Cameron returns to watery world in lifeless 'Sanctum'
MOVIE REVIEW "Sanctum" West Acres 14 Rated R for language, some violence and disturbing images 109 minutes 2.5 out of 4 stars Beautifully back-lit bodies are suspended in water and suspended from the 3-D screen in "Sanctum," the new trapped-in-a-...
- West Acres 14
- Rated R for language, some violence and disturbing images
- 109 minutes
- 2.5 out of 4 stars
Beautifully back-lit bodies are suspended in water and suspended from the 3-D screen in "Sanctum," the new trapped-in-a-cave thriller that James Cameron produced as a way of showing off his love of all things underwater.
It's a solid, old-fashioned action yarn filled with the very latest dive gear and the oldest plot formula in the movie-maker's playbook.
Set deep underground in the Esa Ala "caving district" of Papua New Guinea, it's a "Ten Little Indians" story of a handful of explorers - some experienced, some novices - trapped underground when a cyclone floods "the largest unexplored cave system in the world."
There are two central conflicts. Team leader Frank (Aussie actor Richard Roxburgh, in full growl) is the hardened veteran cave explorer whose son Josh (Aussie newcomer Rhys Wakefield) is in full rebellion against dad's chosen profession and his place in it.
"It's a sphincter of rocks," he pouts. "NOBODY cares!"
Carl (Ioan Gruffudd) cares. He's underwriting this expedition, ready to slap his name on places that "since the beginning of time, no human being has ever seen." He's readier to take risks than Frank is, and that's the second major conflict set up here.
Carl's dragged his mountaineering girlfriend (Alice Parkinson) down the huge hole with him. Then there's Frank's old diving mate, George (Dan Wyllie), an expert on "the bends" - "Your blood's gonna fizz up like a dropped can'o beer." And also along, Frank's longtime aboriginal colleague Luko (Cramer Cain).
In the first act, we see how even when all the hi-tech is working, something terrible can go wrong when you're squeezing through underwater tunnels with bulky dive gear on. Director Alistir Grierson has seen Cameron's earliest underwater thriller, "The Abyss." He knows there's nothing more traumatic than watching someone panic and suffocate right in front of you. The 3-D makes that first death all the more traumatic.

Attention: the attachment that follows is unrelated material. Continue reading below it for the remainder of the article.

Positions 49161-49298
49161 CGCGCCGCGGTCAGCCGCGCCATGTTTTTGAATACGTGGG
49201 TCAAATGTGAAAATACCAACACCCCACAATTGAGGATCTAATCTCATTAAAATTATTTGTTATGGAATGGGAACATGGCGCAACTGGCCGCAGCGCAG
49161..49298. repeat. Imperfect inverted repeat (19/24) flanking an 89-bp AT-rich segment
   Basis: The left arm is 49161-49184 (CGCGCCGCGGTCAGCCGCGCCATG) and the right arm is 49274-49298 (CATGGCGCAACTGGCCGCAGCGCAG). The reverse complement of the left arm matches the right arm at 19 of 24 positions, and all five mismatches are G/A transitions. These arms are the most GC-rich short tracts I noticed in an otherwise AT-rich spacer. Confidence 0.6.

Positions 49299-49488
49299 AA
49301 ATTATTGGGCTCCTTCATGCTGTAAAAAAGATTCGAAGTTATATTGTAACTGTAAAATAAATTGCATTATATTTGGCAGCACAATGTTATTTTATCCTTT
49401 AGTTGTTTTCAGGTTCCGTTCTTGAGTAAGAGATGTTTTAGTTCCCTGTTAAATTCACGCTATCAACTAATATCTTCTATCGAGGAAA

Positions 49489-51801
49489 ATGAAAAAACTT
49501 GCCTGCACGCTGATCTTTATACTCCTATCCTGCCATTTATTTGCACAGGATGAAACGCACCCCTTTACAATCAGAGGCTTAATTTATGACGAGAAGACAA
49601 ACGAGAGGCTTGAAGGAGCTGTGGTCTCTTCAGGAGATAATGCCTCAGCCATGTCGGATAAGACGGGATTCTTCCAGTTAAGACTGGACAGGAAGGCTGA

Then the rains come and those five other folks are trapped below with only Frank, "the most determined cave diver in the world," to get them out. Frank's leadership consists of barking "You CAN do this because you HAVE to do this" and "This cave'll kill you in a heartbeat."
In true "Ten Little Indians" (an Agatha Christie story that set this formula in stone) fashion, the object of "Sanctum" is to make us wonder: Who will live, and who will die next?
The movie, inspired by a real-life experience of Australian co-writer, explorer and Cameron consultant-pal Andrew Wight, is dully predictable, with touching moments of noble sacrifice and cliched scenes of rank cowardice. But the filmmakers make its stock-in-trade situations visually arresting.
Lacking supernatural elements, sex and over-the-top gore, "Sanctum" would have played better as a PG-13 picture. Gratuitous profanity doesn't add edge to the Cameronesque tough-guy dialogue. And since you can figure out where it's going long before our divers do, it seems too long.
While "Sanctum" does take us somewhere alien, it's not exactly as dazzling as "Avatar's" Pandora. And as a movie, it performs according to spec, allowing its producer to further perfect the gear and techniques that he is almost certain to turn loose on "Avatar 2" and "3," somewhere down the watery road.